Fig. 4: pupal chromosome 31-2L section of strains UNI-R1 (a) and IAL-S (b). L: left arm; R: right arm; RC: centromere region. The arrows indicate amorphous area and diffuse band, respectively. Bar = 6 µm (a) and 4 µm (b).
The banding pattern of polytene chromosomes in the pupal chromosomal maps of C. quinquefasciatus showed close similarities to those of maps, photographs and/or drawings of C. pipiens and C. quinquefasciatus obtained from larval and adult chromosomes. In the present study, were compared two subspecies, three stages (larval, pupal and adult) and two organs (the salivary glands and the Malpighian tubules). The structural differences apparently reflected characteristic physiological processes related to two organs and three stages rather than to huge differences among the subspecies (i.e. C. pipiens and C. quinquefasciatus).
The banding patterns of larval (salivary glands) and pupal (Malpighian tubules) chromosomes were more similar to each other than between pupal and adult chromosomes (Malpighian tubules). More similarities were seen in centromeric regions 2 and 3 of pupal and adult C. quinquefasciatus than between pupal C. quinquefasciatus and adult C. pipiens. The similarity of the three centromeric regions in larval and pupal chromosomes was greater than that for pupal and adult chromosomes, independent of the subspecies and strain.
There were marked differences between the band patterns in pupae and those in larval and adult maps, especially in the 2L (sections 34 to 36), 3R (section 53) and 3L (section 55/56) arms. The band pattern of sections 57-58 (3L arm) was different in adult C. pipiens maps. Variations in band patterns could also result from ecogeographical isolation of the strains. The 31-2L section showed an amorphous area or a single huge puff in the UNI-R1 (Fig. 4a) and UNI-2 strains. In the IAL-S strain this area is a single diffuse band (Fig. 4b). This amorphous area was also observed in field strains (Cuiabá, MT, and Campo Grande, MS, Brazil, and Palmira, VA, Colombia) (data not shown). This is the region where the esterase genes associated with organophosphorus insecticide resistance are located in C. quinquefasciatus (Heyse et al. 1996) and C. pipiens (Zambetaki et al. 1998). Tomita et al. (1996) used a TEM-R1 resistant strain primer of C. quinque-fasciatus in C. pipiens molestus to locate this region on the same 2L arm.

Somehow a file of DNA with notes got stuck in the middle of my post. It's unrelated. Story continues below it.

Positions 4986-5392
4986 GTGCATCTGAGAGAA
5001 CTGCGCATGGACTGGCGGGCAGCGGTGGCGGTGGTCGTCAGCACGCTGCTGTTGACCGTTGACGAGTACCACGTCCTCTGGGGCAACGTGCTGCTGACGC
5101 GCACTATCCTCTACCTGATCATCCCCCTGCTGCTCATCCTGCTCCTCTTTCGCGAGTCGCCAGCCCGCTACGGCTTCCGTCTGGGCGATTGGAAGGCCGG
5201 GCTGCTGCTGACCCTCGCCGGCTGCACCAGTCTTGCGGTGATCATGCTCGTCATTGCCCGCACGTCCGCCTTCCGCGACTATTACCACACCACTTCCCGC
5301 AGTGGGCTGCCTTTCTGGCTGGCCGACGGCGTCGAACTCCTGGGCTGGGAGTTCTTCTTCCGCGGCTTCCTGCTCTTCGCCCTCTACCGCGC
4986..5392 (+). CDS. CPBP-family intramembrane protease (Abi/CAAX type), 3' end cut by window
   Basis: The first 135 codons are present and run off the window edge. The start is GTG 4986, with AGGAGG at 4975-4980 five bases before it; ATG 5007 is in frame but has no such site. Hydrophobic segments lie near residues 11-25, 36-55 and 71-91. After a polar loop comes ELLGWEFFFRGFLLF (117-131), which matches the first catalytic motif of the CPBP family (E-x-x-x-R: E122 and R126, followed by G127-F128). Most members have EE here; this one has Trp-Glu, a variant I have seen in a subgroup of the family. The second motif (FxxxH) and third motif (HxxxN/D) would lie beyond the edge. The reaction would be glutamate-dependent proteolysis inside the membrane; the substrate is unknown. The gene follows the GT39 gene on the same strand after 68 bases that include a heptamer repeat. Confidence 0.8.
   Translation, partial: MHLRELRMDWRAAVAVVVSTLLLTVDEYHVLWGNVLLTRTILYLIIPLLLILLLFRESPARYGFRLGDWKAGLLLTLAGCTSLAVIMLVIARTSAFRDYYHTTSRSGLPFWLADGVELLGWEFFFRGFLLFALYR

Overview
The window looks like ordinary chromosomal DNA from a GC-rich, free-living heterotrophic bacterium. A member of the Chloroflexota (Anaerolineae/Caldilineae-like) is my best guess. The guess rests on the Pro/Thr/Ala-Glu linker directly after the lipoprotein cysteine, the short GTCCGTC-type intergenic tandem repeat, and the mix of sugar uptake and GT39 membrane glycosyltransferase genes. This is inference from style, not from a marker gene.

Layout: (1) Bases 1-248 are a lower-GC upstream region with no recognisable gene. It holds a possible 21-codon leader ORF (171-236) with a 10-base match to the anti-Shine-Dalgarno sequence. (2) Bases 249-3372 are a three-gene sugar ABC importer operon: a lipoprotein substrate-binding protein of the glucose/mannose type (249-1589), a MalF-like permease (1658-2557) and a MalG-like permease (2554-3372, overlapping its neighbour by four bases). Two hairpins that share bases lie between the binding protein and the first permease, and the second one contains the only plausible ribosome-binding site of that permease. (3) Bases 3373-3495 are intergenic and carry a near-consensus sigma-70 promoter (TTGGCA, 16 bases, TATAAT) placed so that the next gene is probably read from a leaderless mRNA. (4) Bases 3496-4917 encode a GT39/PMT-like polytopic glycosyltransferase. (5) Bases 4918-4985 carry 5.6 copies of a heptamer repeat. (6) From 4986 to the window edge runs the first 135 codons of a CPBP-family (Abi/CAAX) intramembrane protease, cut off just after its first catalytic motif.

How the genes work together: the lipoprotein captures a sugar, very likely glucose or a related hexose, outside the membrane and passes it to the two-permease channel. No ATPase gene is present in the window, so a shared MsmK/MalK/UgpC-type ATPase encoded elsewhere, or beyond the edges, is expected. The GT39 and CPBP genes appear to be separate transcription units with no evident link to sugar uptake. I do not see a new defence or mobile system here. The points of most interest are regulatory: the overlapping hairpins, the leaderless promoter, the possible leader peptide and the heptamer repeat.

Physical maps of polytene chromosome designed to correlate with genetic linkage maps could be developed using fluorescence in situ hybridization (FISH) techniques. This is being done for the metaphase chromosomes of A. aegypti (Brown & Knudson 1997, Brown et al. 1995, 2001). The thoracic musculature of mosquitoes is the developmental site for the filarial worms Brugia malayi and B. pahangi, and the Malpighian tubules are the developmental site for Dirofilaria immitis. Despite the importance of the thoracic musculature and Malpighian tubules as developmental sites, efforts to identify the gene(s) or gene product(s) responsible for susceptibility or refractoriness to filarial worm infection at these sites have been few (Beerntsen et al. 2000). C. quinquefasciatus is easily reared under laboratory conditions and the procedures for obtainig polytene chromosomes from the larval, pupal and adult stages are well described. Thus, cytogenetic analysis together with the approaches already used for insecticide resistance probes can be applied to research on vector competence and to identify the location of cytogenetic markers.
Larval, pupal and adult Malpighian tubule polytene chromosomes contained structural characteristics suitable for locating resistance and vector competence genes. Chromosome maps are fundamental tools for good cytogenetic analyses of this medically and economically important mosquito. The present description of the polytene chromosomes of C. quinquefasciatus provides a cytogenetic basis for future populational studies.
To Dr Delsio Natal of the Faculty of Public Health, University of São Paulo for providing the Adolfo Lutz Institute standard strain.
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Received 26 August 2002
Accepted 31 January 2003
This research was supported by Capes.